hose

[hohz]
|

noun, plural hose for 2, 3; hos·es for 1, 4, 5; (Archaic) hos·en [hoh-zuh n] /ˈhoʊ zən/.

verb (used with object), hosed, hos·ing.

to water, wash, spray, or drench by means of a hose (often followed by down): to hose the garden; to hose down the ship's deck.
Slang.
  1. to cheat, trick, or take advantage of.
  2. to defeat decisively.
  3. to reject.
  4. Chiefly Military.to attack or assault (an area) in order to gain control quickly (sometimes followed by down).

Origin of hose

before 1100; (noun) Middle English, Old English; cognate with Dutch hoos, Old Norse hosa, German Hose; (v.) Middle English: to provide with hose, derivative of the noun
Related formshose·less, adjectivehose·like, adjectiveun·hosed, adjective
Dictionary.com Unabridged Based on the Random House Unabridged Dictionary, © Random House, Inc. 2019

Related Words for hosen

tube, sock, tights, tubing, hosiery, breeches

Examples from the Web for hosen

Historical Examples of hosen

  • He hath been in here to consult us as to his patches, hosen, and I know not what beside.

    Micah Clarke

    Arthur Conan Doyle

  • These (with hosen and fan (faes)) are the only plurals in n preserved in Northern English.

    The Bruce

    John Barbour

  • Drawers was hose, or hosen,now applied to the lining for trousers.

  • Down the hill they come in hosen and their saddles are but light, And loose their girths.

    The Lay of the Cid

    R. Selden Rose

  • I met the young damsel yesterday, and I think she wore no hosen.

    Maid Sally

    Harriet A. Cheever


British Dictionary definitions for hosen

hose

1

noun

a flexible pipe, for conveying a liquid or gas

verb

(sometimes foll by down) to wash, water, or sprinkle (a person or thing) with or as if with a hose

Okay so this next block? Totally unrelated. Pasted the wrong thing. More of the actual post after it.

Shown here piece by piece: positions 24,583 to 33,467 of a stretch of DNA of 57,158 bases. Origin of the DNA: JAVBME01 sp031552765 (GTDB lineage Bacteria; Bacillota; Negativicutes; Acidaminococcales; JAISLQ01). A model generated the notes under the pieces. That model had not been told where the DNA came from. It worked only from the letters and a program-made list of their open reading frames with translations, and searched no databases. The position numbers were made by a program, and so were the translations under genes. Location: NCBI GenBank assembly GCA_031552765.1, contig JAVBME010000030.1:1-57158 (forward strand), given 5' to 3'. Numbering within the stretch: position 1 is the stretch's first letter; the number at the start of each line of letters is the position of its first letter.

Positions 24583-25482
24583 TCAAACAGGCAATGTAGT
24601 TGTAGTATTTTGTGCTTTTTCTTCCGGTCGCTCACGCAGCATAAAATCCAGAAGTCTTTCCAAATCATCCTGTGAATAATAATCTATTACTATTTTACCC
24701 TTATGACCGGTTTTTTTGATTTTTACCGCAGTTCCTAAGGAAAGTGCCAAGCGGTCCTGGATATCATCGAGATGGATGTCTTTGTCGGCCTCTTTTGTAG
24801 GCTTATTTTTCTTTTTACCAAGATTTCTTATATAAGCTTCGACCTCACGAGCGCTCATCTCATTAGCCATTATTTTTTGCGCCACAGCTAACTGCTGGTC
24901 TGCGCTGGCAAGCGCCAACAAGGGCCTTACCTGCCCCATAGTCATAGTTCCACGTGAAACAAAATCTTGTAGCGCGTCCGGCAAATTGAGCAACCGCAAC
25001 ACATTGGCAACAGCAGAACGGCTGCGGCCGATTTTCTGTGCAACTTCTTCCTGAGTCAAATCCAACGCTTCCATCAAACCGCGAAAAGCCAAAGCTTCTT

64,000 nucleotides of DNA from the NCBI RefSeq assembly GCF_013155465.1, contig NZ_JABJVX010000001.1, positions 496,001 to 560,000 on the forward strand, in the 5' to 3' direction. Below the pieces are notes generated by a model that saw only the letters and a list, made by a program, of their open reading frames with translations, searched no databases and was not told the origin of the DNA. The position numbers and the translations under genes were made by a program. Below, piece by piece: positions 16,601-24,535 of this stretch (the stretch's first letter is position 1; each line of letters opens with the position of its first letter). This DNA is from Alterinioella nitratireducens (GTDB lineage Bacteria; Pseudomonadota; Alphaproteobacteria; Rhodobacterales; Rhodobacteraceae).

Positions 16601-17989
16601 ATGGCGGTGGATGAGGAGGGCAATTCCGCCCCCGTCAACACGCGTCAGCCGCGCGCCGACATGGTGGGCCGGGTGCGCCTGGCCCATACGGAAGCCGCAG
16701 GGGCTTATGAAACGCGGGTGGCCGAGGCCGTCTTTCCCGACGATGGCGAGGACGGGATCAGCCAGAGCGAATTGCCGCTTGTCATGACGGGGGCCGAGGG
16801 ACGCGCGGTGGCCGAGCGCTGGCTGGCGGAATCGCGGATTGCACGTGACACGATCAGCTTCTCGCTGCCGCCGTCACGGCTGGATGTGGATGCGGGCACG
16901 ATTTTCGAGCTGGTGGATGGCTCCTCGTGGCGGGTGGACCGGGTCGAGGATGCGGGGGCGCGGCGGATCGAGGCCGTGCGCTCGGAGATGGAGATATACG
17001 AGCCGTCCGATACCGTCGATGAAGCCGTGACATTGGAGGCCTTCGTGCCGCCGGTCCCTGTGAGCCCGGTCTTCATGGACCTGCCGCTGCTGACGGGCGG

Word Origin for hose

C15: later use of hose ²

hose

2

noun plural hose or hosen

stockings, socks, and tights collectively
history a man's garment covering the legs and reaching up to the waist; worn with a doublet
half-hose socks

Word Origin for hose

Old English hosa; related to Old High German hosa, Dutch hoos, Old Norse hosa
Collins English Dictionary - Complete & Unabridged 2012 Digital Edition © William Collins Sons & Co. Ltd. 1979, 1986 © HarperCollins Publishers 1998, 2000, 2003, 2005, 2006, 2007, 2009, 2012

Word Origin and History for hosen

hose

n.

late Old English, hosa "covering for the leg," from Proto-Germanic *husan (cf. Old Saxon, Old Norse hosa, Middle High German hose "covering for the leg," German Hose "trousers"), literally "covering," from PIE *(s)keu- "to cover, conceal" (see hide (n.1)). Old French hose, Old Spanish huesa are of Germanic origin. Sense of "flexible rubber tube for liquid" is first attested late 15c.

hose

v.

c.1300, "to furnish with stockings," from hose (n.). Meaning "to water down with a hose" is from 1889. Related: Hosed; hosing.

Online Etymology Dictionary, © 2010 Douglas Harper